University Regent Veronica.
Smith (R-Grosse Ile) objected to
taking all-male squads to away
games in early September, but did
not wish to comment on the current
situation involving the ACLU.
According to squad captain David
Kaplan, a junior in the School of
Business Administration, the NCAA
restricted the number of cheerleaders
allowed to travel to away football
games this summer to six. Before
the ruling, both the entire male and
co-ed groups were brought to games
with universities such as Ohio State,
Michigan State, and Notre Dame.

oil and combatting the threat of So-
viet influence in the area.
Tanter said the Soviet threat is
the most pressing, but keeping the
area clear for oil shipping would
save the U.S. billions of dollars ev-
ery year.
He added that the Strait of Hor-
See U.S., Page 5

The squad for this weekend's
game against Michigan State will
consist of three female and three
male cheerleaders, according to a re-
gental request. The remaining away
games will consist of the all-male
Triveline said he denies that the
policy is sexist, adding that the all-
male squad has been cheering at
football games since the 1940s. The
co-ed squad was created four years
ago after the elimination of the pom-
pom squad.
"In the past, the male football
(cheerleading) squad has always trav-
eled except when a host institution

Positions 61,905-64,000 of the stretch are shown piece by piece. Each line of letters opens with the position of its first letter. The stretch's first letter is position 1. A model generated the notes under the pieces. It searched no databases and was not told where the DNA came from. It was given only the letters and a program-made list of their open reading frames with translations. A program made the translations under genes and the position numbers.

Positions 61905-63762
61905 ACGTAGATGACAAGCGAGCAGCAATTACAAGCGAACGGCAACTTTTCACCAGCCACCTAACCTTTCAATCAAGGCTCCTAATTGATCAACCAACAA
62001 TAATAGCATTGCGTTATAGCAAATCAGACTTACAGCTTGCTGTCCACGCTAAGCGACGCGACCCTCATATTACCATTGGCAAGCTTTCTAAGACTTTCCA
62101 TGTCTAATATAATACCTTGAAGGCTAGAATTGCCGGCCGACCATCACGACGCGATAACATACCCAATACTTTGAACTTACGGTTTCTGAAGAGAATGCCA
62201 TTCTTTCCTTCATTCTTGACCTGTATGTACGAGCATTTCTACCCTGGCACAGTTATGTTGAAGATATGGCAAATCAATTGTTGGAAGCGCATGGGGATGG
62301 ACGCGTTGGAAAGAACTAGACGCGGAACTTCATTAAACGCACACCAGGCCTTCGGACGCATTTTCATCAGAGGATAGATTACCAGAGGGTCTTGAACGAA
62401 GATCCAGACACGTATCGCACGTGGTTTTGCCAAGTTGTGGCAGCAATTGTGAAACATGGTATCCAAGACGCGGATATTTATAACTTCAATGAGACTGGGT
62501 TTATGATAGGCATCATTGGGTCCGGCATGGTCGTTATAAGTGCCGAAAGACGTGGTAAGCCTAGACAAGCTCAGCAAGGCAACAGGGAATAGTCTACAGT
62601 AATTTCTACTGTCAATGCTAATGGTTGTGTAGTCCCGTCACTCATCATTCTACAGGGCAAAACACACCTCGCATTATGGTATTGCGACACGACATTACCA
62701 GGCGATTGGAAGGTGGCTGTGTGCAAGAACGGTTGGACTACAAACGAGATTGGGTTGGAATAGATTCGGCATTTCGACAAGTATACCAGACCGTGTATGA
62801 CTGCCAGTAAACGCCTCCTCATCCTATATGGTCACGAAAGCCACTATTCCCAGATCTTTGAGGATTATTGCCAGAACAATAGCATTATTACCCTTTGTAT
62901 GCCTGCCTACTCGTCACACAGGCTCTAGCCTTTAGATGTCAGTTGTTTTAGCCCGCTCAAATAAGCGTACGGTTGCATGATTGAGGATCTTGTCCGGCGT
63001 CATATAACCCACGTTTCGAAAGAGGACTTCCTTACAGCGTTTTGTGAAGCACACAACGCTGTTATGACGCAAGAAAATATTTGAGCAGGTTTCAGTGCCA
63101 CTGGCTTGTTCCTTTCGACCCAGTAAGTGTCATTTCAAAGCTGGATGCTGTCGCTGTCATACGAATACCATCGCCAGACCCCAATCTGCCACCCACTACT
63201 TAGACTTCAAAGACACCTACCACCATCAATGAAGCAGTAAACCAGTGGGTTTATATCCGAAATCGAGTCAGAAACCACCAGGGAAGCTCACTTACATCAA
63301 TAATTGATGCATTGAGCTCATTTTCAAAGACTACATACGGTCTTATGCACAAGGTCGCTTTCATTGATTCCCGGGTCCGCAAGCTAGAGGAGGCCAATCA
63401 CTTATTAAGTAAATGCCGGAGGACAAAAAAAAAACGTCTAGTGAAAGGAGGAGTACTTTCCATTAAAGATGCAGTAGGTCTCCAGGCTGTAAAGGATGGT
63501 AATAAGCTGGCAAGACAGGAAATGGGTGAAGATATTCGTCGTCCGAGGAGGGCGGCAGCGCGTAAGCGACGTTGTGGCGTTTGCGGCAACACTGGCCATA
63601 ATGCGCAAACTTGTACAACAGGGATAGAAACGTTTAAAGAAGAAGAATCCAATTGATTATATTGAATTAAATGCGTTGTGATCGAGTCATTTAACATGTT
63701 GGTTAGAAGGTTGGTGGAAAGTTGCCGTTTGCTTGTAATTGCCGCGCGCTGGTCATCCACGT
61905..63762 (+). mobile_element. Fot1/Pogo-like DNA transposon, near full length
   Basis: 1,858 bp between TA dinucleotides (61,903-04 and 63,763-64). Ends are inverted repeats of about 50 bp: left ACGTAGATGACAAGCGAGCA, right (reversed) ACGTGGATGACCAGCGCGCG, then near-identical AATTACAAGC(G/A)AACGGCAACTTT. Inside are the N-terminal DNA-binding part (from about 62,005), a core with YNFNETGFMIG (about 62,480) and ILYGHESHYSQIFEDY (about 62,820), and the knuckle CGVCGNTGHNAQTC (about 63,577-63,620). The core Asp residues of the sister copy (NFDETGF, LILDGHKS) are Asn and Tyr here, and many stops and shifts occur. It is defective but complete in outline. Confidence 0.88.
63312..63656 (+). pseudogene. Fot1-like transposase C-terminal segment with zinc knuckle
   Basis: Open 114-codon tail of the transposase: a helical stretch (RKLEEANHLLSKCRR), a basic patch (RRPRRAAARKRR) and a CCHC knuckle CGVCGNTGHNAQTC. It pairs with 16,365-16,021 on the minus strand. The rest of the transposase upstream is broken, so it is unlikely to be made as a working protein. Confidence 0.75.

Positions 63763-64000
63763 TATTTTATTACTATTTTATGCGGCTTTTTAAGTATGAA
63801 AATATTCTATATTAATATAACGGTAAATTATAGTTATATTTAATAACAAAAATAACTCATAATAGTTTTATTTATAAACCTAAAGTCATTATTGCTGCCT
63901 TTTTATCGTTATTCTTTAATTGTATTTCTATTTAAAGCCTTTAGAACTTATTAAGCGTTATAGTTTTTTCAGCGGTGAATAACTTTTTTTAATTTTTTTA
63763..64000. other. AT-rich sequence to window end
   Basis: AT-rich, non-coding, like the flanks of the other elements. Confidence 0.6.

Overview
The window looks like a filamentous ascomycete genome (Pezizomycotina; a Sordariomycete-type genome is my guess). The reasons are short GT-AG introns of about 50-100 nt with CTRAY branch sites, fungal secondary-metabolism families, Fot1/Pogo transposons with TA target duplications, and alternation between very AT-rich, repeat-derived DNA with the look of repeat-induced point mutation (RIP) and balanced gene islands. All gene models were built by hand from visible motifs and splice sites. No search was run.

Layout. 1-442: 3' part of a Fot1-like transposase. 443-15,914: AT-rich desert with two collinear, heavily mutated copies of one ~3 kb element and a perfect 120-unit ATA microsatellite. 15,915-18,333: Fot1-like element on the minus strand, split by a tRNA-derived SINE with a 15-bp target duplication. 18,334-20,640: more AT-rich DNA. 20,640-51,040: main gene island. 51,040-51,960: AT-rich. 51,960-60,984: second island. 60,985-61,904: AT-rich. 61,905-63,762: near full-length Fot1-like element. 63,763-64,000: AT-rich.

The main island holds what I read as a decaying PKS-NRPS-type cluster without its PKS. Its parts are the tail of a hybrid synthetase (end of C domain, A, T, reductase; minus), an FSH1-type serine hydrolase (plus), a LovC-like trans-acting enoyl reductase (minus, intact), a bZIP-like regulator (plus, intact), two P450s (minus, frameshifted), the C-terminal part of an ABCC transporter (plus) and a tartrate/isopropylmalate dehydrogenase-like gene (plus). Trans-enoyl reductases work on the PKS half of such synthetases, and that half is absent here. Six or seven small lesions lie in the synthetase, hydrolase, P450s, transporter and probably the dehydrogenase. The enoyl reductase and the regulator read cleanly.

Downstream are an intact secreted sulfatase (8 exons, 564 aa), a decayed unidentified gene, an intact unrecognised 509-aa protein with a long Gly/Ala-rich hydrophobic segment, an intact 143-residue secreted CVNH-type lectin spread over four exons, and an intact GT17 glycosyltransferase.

See CHEERS, Page 5
The U.S. Government attempts
to suppress PLO criticism of
U.S. policies.

Angry parents rally against racism in Ann Arbor schools

More than 100 concerned parents of Black children
in the city's public schools gathered last night at Bethel
African Methodist Episcopal Church to change what
they call a racist public school system.
The Black Student Parent Support Group is also
protesting what they see as a light punishment for the
Ann Arbor Huron High School biology teacher who
made a racial remark to a group of Black students in his

attending the University said they are upset about
demands to fire Greiner. LSA sophomore Cornelius
Harris, who took Greiner's biology class, called him a
"very supportive" teacher. He said that while he thought
Greiner had made "a bad choice of words," the incident
did not reflect his attitude toward Black students.
Harris said he had also talked with Huron High
School faculty members, "and they supported him."
Ti, nrantc. ,. ,na nt rAA mAn nlir fA*, *n ri

Kross bring
Blind Pig.

See OPINION, Page 4
metal band Redd
s its gaudy act to the
See ARTS, Page 7